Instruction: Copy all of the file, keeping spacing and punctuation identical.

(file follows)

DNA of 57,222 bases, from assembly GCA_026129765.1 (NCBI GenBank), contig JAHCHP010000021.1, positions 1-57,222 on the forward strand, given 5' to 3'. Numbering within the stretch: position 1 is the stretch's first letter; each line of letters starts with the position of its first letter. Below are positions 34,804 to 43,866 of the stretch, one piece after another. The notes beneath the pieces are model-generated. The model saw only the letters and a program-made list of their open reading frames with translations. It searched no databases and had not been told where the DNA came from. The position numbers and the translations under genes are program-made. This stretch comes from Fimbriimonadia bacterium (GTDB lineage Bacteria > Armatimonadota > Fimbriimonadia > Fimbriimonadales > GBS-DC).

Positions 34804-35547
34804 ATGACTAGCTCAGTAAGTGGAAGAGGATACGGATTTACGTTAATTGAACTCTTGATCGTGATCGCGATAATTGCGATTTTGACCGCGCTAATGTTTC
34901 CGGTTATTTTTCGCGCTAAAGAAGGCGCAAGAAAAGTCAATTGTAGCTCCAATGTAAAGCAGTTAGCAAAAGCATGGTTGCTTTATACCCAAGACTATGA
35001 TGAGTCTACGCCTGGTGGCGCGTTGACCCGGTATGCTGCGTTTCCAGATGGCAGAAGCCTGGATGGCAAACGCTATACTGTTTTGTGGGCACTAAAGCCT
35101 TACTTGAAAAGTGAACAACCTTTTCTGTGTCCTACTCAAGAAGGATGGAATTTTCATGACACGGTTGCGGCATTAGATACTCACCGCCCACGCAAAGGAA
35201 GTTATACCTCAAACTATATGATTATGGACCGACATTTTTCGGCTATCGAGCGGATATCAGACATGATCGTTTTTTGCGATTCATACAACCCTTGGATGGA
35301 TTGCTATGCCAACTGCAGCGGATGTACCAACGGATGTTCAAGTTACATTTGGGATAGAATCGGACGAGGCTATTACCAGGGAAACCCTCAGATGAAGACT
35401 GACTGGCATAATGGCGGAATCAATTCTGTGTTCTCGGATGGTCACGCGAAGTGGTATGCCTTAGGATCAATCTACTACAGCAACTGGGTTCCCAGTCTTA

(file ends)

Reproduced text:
DNA of 57,222 bases, from assembly GCA_026129765.1 (NCBI GenBank), contig JAHCHP010000021.1, positions 1-57,222 on the forward strand, given 5' to 3'. Numbering within the stretch: position 1 is the stretch's first letter; each line of letters starts with the position of its first letter. Below are positions 34,804 to 43,866 of the stretch, one piece after another. The notes beneath the pieces are model-generated. The model saw only the letters and a program-made list of their open reading frames with translations. It searched no databases and had not been told where the DNA came from. The position numbers and the translations under genes are program-made. This stretch comes from Fimbriimonadia bacterium (GTDB lineage Bacteria > Armatimonadota > Fimbriimonadia > Fimbriimonadales > GBS-DC).

Positions 34804-35547
34804 ATGACTAGCTCAGTAAGTGGAAGAGGATACGGATTTACGTTAATTGAACTCTTGATCGTGATCGCGATAATTGCGATTTTGACCGCGCTAATGTTTC
34901 CGGTTATTTTTCGCGCTAAAGAAGGCGCAAGAAAAGTCAATTGTAGCTCCAATGTAAAGCAGTTAGCAAAAGCATGGTTGCTTTATACCCAAGACTATGA
35001 TGAGTCTACGCCTGGTGGCGCGTTGACCCGGTATGCTGCGTTTCCAGATGGCAGAAGCCTGGATGGCAAACGCTATACTGTTTTGTGGGCACTAAAGCCT
35101 TACTTGAAAAGTGAACAACCTTTTCTGTGTCCTACTCAAGAAGGATGGAATTTTCATGACACGGTTGCGGCATTAGATACTCACCGCCCACGCAAAGGAA
35201 GTTATACCTCAAACTATATGATTATGGACCGACATTTTTCGGCTATCGAGCGGATATCAGACATGATCGTTTTTTGCGATTCATACAACCCTTGGATGGA
35301 TTGCTATGCCAACTGCAGCGGATGTACCAACGGATGTTCAAGTTACATTTGGGATAGAATCGGACGAGGCTATTACCAGGGAAACCCTCAGATGAAGACT
35401 GACTGGCATAATGGCGGAATCAATTCTGTGTTCTCGGATGGTCACGCGAAGTGGTATGCCTTAGGATCAATCTACTACAGCAACTGGGTTCCCAGTCTTA